Alice - YOU are the perfect peach. I find watching you very soothing, your lessons stir emotions in me in addition to learning some new techniques. I appreciate the reminder our food is alive and to treat it with gentle respect. I absolutely love the open fire right next to your dining room table. You are the Mother of our country's slow food and thank you for sharing your inspiration with so many. I adore you. xoxoxo

Regina D.

Wow, I'm just amazed. Alice is a creative artist. It resonates with me in how she cooks for people and sets the table for everyone. This is what I've done in the past; cooked something and felt like an artist (basic chicken, rice and a simple salad!) and served people making the table pretty for them. You are giving something to others and involved in the creation process. It's a learning process for you and an expression of love for others. You can do this even with little or less fancy tableware, and even with a simple meal of rice and chicken. Alice brings us into a world that we were meant to be in. She emanates childlike love, creativity, passion and perspective I feel we are actually supposed to have regarding eating and preparing meals. It's a process that involves others and not just us and our individual hunger. Its a reverse in thinking. It's also wisdom and satisfying.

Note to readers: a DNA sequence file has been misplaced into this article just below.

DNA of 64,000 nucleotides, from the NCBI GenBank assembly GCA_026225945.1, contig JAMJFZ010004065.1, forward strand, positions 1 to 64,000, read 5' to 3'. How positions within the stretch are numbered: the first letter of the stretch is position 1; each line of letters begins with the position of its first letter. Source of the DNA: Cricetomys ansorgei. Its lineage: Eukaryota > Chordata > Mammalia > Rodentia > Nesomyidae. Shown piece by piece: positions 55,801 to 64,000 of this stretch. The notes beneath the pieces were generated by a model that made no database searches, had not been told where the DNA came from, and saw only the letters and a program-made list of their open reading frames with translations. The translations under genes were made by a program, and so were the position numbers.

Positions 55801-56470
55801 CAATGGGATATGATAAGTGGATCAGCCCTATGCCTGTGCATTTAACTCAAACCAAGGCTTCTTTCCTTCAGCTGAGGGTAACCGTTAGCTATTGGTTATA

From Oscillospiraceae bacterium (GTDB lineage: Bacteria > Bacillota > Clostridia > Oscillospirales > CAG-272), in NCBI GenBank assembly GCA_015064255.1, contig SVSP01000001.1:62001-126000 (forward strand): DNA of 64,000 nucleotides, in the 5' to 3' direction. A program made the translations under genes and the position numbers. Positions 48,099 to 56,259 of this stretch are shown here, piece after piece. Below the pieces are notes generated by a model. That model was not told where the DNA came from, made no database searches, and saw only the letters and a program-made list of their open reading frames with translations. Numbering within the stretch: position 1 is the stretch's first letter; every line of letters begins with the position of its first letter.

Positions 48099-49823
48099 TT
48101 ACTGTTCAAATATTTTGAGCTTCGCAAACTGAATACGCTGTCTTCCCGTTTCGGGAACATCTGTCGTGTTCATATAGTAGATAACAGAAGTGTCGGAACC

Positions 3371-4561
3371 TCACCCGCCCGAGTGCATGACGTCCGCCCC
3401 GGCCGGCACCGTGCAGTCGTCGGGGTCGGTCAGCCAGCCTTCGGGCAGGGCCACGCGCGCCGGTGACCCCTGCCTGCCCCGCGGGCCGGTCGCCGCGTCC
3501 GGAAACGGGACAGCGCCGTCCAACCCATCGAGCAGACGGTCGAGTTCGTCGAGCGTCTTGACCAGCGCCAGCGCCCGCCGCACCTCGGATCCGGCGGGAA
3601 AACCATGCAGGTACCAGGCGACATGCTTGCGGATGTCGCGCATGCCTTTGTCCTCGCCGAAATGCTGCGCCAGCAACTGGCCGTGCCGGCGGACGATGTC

Regina D.

While in Italy this year, I saw what Americans miss out-just like what she said and I quote, "We miss the beauty and we miss the friendship" in regards to taking your time at living a slower life, cooking and sitting around the dinner table.


Love it. Thank you for mentioning that 'slow food' extends to the table - i.e. the way we can take time to eat together...and how meaningful that is.

Graeme R.

I just love Alice Waters' lack of pretension. We can do a mongrel mix of glasses from two wedding gifts, Ikea, and the Goodwill, and plates from 35 years of marriage. Who cares, and when the food is great, why would we? Brava, Alice. We love you.

A fellow student

This brought a joyful tear or two to my eyes. Alice is such a beautiful soul.